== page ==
Barbara Kingsolver was born on April 8, 1955 in the rural areas of eastern Kentucky. She found Kentucky particularly limiting during her youth, believing she only had two choices - to be a "farmer or a farmer's wife." She began writing as a child, keeping a journal from the age of eight and writing stories and essays as a youth.
Kingsolver left Kentucky to attend college at DePauw University in Indiana, where she majored in biology. However, her interest in writing never waned, and she took a number of creative writing courses. Kingsolver focused particularly on social activism while in college, becoming involved in numerous protests against the Vietnam war. After graduating from DePauw in 1977, Barbara Kingsolver traveled and worked extensively, finally settling in Tucson, where she pursued her masters degree at the University of Arizona in biology and ecology.
Kingsolver's writing career began only after she pursued several disparate, unrelated careers. Some of these varied occupations included: copy editor, archaeologist, x-ray technician, housekeeper, biological researcher and translator of medical documents. She at last became a science writer for the University of Arizona, a position that led to her publication in a number of academic journals and newspapers, including the New York Times. In 1986 she won the Arizona Press Club award for feature writing, and in 1995 she was given an honorary doctorate from DePauw University.
From 1985 to 1987, Kingsolver worked as a freelance writer. In 1985 she also married a chemist and became pregnant. Suffering from insomnia during her pregnancy, Kingsolver began writing The Bean Trees as a way to combat her sleeplessness. The Bean Trees was published by Harper Collins in 1988, and was enthusiastically received by both readers and critics. She followed The Bean Trees with the collection Homeland and Other Stories (1989) and the novels Animal Dreams (1990) and Pigs in Heaven (1993). The best-selling High-Tide in Tucson: Essays from Now and Never was published in 1995. Kingsolver also published a collection of poetry, Another America: Otra America in 1992, and a non-fiction work, Holding the Line: Women in the Great Arizona Mine Strike of 1983.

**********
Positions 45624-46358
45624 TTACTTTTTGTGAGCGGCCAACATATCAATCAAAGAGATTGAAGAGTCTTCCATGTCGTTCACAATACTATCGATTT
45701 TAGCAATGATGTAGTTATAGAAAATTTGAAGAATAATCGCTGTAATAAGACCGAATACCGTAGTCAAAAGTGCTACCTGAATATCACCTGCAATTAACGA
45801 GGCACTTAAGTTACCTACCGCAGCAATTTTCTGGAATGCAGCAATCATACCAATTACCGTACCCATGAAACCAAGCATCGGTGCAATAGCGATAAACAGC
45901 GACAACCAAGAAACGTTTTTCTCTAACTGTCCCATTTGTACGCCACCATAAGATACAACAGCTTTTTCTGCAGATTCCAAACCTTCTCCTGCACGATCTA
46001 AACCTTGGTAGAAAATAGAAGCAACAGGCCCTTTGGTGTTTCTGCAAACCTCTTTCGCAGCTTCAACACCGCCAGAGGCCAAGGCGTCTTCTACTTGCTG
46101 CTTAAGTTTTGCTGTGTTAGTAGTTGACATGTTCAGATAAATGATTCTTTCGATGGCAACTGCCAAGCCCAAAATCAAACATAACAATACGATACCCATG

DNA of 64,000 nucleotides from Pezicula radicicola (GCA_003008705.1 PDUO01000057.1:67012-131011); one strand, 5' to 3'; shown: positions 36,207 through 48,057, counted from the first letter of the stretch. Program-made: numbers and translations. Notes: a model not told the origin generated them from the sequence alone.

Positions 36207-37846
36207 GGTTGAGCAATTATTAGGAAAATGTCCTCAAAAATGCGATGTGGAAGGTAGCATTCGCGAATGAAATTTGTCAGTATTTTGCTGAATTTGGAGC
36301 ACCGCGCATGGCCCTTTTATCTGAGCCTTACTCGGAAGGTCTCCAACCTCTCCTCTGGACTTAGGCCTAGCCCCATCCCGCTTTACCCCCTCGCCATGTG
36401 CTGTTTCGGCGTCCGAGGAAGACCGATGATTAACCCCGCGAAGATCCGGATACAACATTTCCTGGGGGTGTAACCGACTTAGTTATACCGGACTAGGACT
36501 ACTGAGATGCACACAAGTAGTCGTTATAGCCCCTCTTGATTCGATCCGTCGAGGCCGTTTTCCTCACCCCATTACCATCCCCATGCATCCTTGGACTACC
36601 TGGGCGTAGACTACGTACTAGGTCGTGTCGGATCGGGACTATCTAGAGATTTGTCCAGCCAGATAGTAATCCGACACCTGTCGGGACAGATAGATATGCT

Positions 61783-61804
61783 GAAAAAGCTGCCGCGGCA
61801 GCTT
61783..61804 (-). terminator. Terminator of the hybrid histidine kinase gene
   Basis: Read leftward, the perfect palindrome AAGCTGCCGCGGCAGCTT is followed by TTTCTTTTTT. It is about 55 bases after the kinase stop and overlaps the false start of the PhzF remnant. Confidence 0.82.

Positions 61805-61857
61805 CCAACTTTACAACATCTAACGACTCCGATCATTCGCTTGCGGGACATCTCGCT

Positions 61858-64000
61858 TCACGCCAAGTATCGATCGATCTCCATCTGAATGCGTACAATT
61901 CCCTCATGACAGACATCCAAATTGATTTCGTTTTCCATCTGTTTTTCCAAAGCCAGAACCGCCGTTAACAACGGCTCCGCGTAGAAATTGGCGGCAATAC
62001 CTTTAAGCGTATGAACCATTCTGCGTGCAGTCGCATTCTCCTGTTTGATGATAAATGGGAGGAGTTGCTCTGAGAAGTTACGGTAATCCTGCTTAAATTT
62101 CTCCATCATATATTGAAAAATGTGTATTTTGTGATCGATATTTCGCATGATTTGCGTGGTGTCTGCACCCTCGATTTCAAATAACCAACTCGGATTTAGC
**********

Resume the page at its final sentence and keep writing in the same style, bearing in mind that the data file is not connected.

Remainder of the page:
In 1997, Barbara established the Bellwether Prize, awarded in even-numbered years to a first novel that exemplifies outstanding literary quality and a commitment to literature as a tool for social change.
In 1998 Kingsolver published the best-selling novel The Poisonwood Bible, selected as part of Oprah Winfrey's book club. Kingsolver followed that novel with her books Prodigal Summer, Small Wonder: Essays, and Last Stand: America's Virgin Lands. Her latest novel is entitled Animal, Vegetable, Miracle. Published in 2007, the book is a non-fiction account of her family's move to a farm in Virginia where they lived off the land and grew their own food.
Currently, Kingsolver and her family live on that Virginia farm, where she writes and is involved in numerous activist causes.
by Barbara Kingsolver
282pp, Faber, £12